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Old 09-21-2009
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A series of unfortunate events

After having our radar die in the Manitou Passage (of course the fog had rolled in) and having the first notice of shipping traffic being sighting the bow of a 350' laker aimed at our midships about 100' off, I have to rate radar as being a necessity for anything besides daysailing on the Lakes.

We gassed it and they passed astern, but appitites were supressed for several hours.

No response on VHF ,FWIW.
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Old 09-21-2009
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Agree with DrB that you could likely better spend the money on something else given your sailing area and habits. Get a new sail, or a heater, or something that will enhance most days you sail, not just the rare time you might get caught in some fog.

We do have radar, got a steal of a deal and we were planning a trip up the West Coast known for foggy conditions. Needed it that trip, almost daily, and a couple of times since. Nice to have when you need it, but could we get by without?.... most times, yes.
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Old 09-21-2009
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Down side of radar installation

If you install radar on your vessel you are obliged to use it to avoid collisions (Rule 7b of COLREGS):

Rule 7
Risk of Collision
(a) Every vessel shall use all available means appropriate to the prevailing circumstances and conditions to determine if risk of collision exists. If there is any doubt such risk shall be deemed to exist.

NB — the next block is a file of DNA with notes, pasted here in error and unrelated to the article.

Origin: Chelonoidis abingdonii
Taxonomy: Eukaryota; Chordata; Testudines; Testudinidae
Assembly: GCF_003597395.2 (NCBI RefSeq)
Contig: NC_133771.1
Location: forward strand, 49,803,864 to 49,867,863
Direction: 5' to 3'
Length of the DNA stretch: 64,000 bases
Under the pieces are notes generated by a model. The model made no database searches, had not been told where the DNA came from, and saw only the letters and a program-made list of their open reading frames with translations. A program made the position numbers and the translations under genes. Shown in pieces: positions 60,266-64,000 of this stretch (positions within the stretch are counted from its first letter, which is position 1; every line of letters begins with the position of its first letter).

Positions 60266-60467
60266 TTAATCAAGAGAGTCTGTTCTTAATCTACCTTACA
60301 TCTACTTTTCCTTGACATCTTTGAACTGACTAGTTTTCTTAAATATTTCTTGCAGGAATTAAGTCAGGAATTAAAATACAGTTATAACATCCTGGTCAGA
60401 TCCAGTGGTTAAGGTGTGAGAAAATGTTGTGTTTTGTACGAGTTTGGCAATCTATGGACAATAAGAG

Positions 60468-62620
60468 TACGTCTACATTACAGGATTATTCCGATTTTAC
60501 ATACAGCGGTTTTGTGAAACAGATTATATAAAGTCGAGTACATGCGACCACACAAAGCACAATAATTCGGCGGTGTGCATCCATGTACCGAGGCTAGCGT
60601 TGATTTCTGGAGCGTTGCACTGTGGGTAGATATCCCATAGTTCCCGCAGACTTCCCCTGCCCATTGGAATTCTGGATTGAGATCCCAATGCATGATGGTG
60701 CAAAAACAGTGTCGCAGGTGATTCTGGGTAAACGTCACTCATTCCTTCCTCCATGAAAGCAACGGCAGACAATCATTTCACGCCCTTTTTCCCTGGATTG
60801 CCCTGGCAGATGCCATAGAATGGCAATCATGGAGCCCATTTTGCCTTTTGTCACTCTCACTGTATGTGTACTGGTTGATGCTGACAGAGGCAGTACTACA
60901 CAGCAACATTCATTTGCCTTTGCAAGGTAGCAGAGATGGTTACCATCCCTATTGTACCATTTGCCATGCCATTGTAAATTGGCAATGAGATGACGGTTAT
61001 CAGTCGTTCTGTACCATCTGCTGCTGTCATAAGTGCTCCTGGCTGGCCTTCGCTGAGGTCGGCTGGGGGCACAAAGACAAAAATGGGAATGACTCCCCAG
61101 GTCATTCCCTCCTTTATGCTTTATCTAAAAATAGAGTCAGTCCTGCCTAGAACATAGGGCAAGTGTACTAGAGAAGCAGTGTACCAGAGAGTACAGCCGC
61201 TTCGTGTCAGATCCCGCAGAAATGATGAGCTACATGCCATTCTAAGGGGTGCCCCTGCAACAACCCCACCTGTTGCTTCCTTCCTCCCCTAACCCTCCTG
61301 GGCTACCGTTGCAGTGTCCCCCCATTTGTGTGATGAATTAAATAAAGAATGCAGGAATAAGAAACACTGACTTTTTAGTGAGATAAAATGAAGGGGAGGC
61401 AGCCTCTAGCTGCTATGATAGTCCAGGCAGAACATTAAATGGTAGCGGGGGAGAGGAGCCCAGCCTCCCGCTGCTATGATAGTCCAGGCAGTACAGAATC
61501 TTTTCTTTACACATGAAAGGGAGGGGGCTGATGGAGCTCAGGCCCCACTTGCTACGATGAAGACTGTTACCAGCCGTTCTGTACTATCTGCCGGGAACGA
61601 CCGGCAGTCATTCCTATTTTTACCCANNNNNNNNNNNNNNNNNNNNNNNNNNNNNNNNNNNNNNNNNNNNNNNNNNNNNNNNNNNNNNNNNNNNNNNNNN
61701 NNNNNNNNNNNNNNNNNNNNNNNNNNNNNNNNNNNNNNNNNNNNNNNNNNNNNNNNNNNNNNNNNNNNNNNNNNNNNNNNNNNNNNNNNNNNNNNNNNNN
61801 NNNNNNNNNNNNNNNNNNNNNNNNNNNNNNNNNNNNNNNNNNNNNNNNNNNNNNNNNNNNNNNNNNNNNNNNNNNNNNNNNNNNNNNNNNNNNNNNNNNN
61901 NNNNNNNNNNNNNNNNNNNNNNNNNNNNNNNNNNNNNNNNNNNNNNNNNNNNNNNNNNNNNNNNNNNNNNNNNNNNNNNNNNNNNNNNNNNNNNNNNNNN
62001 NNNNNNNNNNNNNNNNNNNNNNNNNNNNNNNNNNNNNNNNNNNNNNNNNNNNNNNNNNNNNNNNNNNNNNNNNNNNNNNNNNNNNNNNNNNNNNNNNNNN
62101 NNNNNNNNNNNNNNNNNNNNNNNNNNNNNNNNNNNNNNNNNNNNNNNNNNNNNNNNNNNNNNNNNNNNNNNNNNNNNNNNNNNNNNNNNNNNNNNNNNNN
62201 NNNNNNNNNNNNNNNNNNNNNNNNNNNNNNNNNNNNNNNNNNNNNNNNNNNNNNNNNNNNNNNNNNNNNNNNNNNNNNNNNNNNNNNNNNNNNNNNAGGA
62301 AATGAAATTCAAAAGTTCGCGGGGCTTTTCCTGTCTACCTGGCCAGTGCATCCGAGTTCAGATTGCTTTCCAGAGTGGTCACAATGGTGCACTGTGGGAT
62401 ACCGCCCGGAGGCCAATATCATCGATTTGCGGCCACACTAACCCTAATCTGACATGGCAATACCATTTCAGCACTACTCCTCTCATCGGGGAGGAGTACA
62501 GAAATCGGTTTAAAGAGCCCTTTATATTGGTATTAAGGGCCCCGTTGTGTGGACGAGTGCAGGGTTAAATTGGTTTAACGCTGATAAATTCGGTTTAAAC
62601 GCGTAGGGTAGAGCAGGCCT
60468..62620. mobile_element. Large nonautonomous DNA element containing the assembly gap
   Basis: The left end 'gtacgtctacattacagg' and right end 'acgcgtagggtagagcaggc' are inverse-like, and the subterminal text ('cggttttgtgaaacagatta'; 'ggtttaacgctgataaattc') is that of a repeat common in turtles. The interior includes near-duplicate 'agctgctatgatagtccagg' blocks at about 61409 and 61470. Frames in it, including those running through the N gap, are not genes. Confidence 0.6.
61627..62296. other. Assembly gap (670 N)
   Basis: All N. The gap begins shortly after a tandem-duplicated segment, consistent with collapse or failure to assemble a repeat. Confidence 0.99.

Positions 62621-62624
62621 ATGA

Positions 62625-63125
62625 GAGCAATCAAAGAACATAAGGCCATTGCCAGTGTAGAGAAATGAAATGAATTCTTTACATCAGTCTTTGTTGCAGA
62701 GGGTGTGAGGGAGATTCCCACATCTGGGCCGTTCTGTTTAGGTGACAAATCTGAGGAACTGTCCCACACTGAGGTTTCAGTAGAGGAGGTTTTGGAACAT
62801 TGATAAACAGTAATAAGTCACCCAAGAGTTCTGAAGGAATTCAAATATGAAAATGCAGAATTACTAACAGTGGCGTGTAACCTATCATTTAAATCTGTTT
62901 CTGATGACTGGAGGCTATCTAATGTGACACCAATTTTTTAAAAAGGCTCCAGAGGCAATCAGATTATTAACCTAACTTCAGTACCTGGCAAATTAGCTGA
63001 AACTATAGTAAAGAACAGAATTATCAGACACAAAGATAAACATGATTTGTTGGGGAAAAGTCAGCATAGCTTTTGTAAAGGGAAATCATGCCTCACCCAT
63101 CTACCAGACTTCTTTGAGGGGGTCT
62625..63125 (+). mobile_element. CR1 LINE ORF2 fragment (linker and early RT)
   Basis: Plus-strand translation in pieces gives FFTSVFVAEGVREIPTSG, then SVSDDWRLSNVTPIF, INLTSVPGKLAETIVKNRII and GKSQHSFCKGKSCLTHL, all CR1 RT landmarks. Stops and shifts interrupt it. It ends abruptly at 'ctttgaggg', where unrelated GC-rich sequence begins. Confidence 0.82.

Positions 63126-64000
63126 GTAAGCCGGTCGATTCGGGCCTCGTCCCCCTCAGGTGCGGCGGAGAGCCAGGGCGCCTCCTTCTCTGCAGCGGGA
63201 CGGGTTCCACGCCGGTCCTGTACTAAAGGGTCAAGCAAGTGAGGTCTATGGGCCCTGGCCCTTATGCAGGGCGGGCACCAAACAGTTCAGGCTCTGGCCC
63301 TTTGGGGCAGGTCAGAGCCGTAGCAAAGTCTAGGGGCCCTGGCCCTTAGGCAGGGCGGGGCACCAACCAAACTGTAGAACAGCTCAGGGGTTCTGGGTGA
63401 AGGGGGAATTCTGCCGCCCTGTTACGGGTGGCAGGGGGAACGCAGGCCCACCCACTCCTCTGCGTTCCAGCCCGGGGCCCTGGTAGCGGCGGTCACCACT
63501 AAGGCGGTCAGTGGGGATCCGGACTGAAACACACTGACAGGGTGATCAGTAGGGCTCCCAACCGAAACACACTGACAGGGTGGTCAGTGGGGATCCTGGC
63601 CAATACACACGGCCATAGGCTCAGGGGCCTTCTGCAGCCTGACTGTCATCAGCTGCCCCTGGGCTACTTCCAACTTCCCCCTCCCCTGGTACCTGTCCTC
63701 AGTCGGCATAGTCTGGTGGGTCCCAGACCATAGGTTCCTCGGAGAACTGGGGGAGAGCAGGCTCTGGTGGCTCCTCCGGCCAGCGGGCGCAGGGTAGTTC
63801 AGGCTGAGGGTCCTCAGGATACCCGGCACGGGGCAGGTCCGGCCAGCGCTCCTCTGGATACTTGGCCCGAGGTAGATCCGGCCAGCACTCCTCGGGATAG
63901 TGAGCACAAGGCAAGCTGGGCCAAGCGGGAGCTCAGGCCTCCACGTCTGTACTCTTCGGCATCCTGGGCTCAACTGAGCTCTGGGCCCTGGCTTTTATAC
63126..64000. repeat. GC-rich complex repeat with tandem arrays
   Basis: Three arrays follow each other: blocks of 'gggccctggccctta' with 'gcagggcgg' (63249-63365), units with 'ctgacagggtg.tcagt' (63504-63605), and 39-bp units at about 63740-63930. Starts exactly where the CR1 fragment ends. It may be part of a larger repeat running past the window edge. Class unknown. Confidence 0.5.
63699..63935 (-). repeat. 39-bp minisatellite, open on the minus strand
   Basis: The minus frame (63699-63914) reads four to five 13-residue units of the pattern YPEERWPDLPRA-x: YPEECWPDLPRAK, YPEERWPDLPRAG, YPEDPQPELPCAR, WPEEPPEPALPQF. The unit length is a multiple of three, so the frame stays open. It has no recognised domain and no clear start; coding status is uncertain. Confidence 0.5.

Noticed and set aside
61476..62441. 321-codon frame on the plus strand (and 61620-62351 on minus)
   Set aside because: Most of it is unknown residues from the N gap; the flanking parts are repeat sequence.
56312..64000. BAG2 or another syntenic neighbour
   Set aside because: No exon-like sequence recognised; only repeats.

(b) Proper use shall be made of radar equipment if fitted and operational, including long-range scanning to obtain early warning of risk of collision and radar plotting or equivalent systematic observation of detected objects.

So if you are not committed to using it in any and all circumstances where it might come in handy, don't buy it...
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Old 09-22-2009
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Thanks to everyone for your insight!
When we do sail north (motor sail usually) from southern Lake Huron to the North Channel we will go non stop if the weather window is open, 24 hours. Our night time passage is in Northern Lake Huron 10-20 miles off shore, no commercial traffic, we have never seen any other boat traffic. We have never run into fog and when retired there won't be any time lines to make us push onward. My feeling is I don't really need radar other than the "what if factor" raises it's head when planning on travelling for extended periods of time.

Rik, I would be interested in the setup that you have for less that $1500.

Thanks
Paul
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Old 09-22-2009
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that 1500 radar -very interested

Hi,
I sail primarily around the coast of maine/Canada. Radar is a real help, but I have done it without. In any case, ours is 20+ years old now so interested as well in the cheap option. I have been looking at Rosepoint's solution with a radome and integrated radar/charting (their charting software is great - off topic.

C